Final Draft 8 Review


If you’ve ever harbored the desire to write for the silver screen and tried to do something about it, you’ll already know about Final Draft, the showbiz industry’s favorite scriptwriting software.

Everyone in Hollywood uses it; Studio Execs, beleaguered Producers, hot-shot directors… even Michael Bay uses it, but don’t let that last one put you off. If you use Final Draft, you’ll be in the company of James Cameron, Guillermo del Toro and Richard Donner. JJ Abrams is quoted saying, “Even if you don’t own a computer, I recommend buying Final Draft.”

The company behind Final Draft — also called Final Draft — has crammed an impressive array of tools and functionality into version eight. In fact, there’s so much functionality that for novice users it can seem daunting getting to grips with it.

The good news is that it’s really quite easy to get started with Final Draft, particularly if you have some idea of how movie or TV scripts are constructed. And even if you don’t, Final Draft makes the learning process so smooth it’s really just part of your work flow. The software keeps your work in order, properly formatted, properly structured, yet never gets “in the way.”

A typical script workspace

There is a mountain of goodness packed into this release. So much, in fact, it’s beyond the scope of this review, but here’s a quick rundown of the highlights.


If you’re unsure of how to structure your script, you can use one of over 50 television and movie templates bundled with the application. There are dozens more available on the Final Draft website, too, though the assumption is that you are a naughty software thief so you must provide a valid customer number before you can download them.

Templates comes in lots of flavours, including movie scripts...

Templates come in many of flavors, including movie scripts...

...TV shows...

...TV shows...

...Graphic Novels...

...Graphic Novels...

...and even good old fashioned manuscripts.

...and even good old fashioned manuscripts.

Smart Element Formatting

The single greatest feature in Final Draft is its intelligent and intuitive element formatting. The software watches what you type and anticipates what you are doing next. With only the tiniest bit of learning, you’ll find yourself zooming through scripts faster than Stephen King can knock-out novels.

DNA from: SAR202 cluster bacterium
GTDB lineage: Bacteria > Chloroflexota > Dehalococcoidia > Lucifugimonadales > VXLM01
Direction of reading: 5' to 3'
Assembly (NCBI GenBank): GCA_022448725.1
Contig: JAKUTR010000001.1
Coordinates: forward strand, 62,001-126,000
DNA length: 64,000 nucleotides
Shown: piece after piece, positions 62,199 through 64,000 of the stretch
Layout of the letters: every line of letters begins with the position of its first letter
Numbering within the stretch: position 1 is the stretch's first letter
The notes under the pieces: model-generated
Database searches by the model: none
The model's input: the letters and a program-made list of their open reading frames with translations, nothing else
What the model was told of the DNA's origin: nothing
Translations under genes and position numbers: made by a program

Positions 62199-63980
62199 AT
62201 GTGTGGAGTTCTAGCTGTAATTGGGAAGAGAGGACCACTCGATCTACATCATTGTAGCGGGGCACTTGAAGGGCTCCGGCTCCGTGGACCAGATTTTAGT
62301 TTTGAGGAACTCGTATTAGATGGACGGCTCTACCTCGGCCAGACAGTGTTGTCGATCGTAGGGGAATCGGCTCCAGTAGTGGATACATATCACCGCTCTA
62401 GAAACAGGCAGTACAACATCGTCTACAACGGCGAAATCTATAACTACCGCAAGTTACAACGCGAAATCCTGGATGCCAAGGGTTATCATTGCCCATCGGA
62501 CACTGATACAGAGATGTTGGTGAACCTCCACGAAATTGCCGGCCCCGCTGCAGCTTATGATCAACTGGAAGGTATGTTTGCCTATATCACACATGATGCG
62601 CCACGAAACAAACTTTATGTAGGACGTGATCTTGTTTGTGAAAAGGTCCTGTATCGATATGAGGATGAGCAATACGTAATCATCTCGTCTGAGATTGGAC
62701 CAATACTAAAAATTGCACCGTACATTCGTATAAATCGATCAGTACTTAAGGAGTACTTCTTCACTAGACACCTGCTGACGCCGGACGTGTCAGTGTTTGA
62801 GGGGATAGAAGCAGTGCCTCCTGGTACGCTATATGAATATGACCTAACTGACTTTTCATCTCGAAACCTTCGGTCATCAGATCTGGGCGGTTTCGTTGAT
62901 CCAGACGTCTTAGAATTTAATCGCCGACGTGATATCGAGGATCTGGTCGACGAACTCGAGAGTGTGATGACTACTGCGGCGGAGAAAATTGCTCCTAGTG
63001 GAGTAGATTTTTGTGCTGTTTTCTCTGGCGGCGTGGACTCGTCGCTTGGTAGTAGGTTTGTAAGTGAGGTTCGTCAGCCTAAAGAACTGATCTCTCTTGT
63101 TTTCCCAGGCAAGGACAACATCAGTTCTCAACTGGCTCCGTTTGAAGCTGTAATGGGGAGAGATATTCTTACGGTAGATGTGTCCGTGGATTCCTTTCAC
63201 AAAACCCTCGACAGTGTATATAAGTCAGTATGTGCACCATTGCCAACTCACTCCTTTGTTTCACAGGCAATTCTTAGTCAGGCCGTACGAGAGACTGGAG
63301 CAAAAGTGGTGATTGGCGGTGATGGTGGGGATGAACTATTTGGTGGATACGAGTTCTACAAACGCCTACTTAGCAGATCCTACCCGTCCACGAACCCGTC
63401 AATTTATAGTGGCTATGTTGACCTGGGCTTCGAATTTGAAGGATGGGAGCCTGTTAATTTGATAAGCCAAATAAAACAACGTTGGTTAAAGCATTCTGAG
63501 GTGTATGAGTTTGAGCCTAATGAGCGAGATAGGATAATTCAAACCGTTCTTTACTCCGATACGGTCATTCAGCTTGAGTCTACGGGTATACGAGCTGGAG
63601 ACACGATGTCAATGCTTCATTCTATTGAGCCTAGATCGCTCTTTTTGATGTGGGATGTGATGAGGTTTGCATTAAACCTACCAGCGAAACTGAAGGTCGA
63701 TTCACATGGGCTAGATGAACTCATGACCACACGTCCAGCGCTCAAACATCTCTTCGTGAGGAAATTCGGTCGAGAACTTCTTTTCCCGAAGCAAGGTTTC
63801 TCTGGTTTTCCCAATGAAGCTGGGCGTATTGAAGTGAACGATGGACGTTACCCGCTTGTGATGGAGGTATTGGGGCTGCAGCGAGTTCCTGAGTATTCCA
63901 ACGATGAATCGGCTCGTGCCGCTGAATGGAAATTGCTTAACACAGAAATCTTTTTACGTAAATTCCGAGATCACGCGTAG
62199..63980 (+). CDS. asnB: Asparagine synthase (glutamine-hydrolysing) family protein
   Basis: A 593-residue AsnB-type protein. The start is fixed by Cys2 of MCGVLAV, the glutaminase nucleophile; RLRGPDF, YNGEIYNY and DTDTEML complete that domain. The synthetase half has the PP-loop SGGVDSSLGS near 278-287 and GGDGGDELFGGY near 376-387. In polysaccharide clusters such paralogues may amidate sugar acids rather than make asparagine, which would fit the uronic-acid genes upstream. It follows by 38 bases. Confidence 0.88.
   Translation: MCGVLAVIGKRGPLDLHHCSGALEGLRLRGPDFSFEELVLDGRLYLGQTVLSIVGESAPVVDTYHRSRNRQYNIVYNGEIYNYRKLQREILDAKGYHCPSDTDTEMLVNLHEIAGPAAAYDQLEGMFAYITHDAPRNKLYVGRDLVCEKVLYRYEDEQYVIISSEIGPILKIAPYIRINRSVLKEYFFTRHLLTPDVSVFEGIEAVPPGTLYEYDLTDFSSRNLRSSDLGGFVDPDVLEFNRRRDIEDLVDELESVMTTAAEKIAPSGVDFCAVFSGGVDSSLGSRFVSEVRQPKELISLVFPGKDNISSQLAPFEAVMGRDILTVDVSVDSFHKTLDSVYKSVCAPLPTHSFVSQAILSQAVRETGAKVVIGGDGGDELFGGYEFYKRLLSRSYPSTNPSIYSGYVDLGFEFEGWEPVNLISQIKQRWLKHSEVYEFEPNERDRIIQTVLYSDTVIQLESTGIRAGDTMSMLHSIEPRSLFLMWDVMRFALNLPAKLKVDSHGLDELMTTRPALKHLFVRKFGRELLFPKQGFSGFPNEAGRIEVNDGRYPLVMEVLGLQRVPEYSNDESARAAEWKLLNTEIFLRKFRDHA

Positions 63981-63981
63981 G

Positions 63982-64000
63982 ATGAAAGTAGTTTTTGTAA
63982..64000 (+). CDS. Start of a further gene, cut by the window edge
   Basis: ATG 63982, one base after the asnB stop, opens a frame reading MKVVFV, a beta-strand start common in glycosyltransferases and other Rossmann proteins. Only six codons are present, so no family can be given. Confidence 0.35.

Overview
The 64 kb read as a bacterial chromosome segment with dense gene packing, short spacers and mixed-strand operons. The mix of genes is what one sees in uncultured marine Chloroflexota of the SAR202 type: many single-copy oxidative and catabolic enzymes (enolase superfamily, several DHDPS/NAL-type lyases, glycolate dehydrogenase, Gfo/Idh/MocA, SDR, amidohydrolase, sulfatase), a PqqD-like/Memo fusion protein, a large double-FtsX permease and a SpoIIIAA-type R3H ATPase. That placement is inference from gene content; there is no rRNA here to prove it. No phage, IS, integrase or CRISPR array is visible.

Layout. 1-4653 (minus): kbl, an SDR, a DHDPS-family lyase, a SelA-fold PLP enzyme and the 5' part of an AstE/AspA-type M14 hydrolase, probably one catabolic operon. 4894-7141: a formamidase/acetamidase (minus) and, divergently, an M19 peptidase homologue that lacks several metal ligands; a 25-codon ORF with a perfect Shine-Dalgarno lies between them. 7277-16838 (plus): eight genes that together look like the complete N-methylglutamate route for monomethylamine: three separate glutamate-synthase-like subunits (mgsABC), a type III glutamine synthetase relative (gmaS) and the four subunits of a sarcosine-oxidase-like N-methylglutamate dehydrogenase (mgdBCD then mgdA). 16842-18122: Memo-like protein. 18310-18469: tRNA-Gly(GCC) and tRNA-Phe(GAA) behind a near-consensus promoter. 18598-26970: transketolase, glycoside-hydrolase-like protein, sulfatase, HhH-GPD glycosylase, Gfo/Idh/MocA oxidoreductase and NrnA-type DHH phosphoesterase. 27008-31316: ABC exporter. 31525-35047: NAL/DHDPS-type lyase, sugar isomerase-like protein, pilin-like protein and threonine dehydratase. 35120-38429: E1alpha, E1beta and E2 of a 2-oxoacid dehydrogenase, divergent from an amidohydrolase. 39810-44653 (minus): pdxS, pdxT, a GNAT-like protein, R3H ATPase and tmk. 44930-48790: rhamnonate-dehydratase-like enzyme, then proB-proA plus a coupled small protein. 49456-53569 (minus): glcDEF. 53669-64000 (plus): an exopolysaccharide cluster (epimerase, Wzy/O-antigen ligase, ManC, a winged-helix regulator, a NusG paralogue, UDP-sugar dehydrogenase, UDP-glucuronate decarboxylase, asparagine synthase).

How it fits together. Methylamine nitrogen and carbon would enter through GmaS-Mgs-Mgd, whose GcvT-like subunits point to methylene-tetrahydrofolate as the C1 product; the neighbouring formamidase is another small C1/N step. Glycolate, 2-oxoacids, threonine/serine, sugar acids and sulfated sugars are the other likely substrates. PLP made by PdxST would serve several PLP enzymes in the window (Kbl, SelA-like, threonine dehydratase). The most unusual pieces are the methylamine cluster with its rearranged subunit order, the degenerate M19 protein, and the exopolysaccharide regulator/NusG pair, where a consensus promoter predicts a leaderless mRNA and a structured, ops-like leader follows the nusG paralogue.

Smart Elements pop-up works a lot like IntelliType

Smart Elements pop-up works a lot like IntelliType


Final Draft lets you assign the Mac OS X system voices to the characters in your script, and have them read-aloud. Ask any writer — there is enormous value in hearing another voice read your dialogue back at you!

Choose which character gets which voice...

Choose which character gets which voice...

...then hit play!

...then hit play!

Scene Tools

Brand new Scene Navigator and Scene View tools provide handy ways to view, structure and manage your script without scrolling through a hundred or so pages every time you need to check scene order, or remind yourself exactly when it was your characters fell into that trash compacter… Was it before or after your hero blasted the controls to extend the bridge?

Scene Navigator

Scene view

Scene properties

File Format

A new file XML-based file format improves compatibility with modern productivity software and other script-writing tools.

And more…

Also packed-in to version eight is improved page formatting and counting, workspace management, powerful production features for preparing a finished script for distribution or revision, a neat new toolbar and an apology from Final Draft for selling a copy to Michael Bay. (OK, that last one is a lie. But if you’ve cringed at the dialogue in Tranformers, you know that man owes us all. Big time.)

Just as a professional graphic artist can’t get far without learning Photoshop, anyone who’s serious about screenwriting should have a copy of Final Draft.

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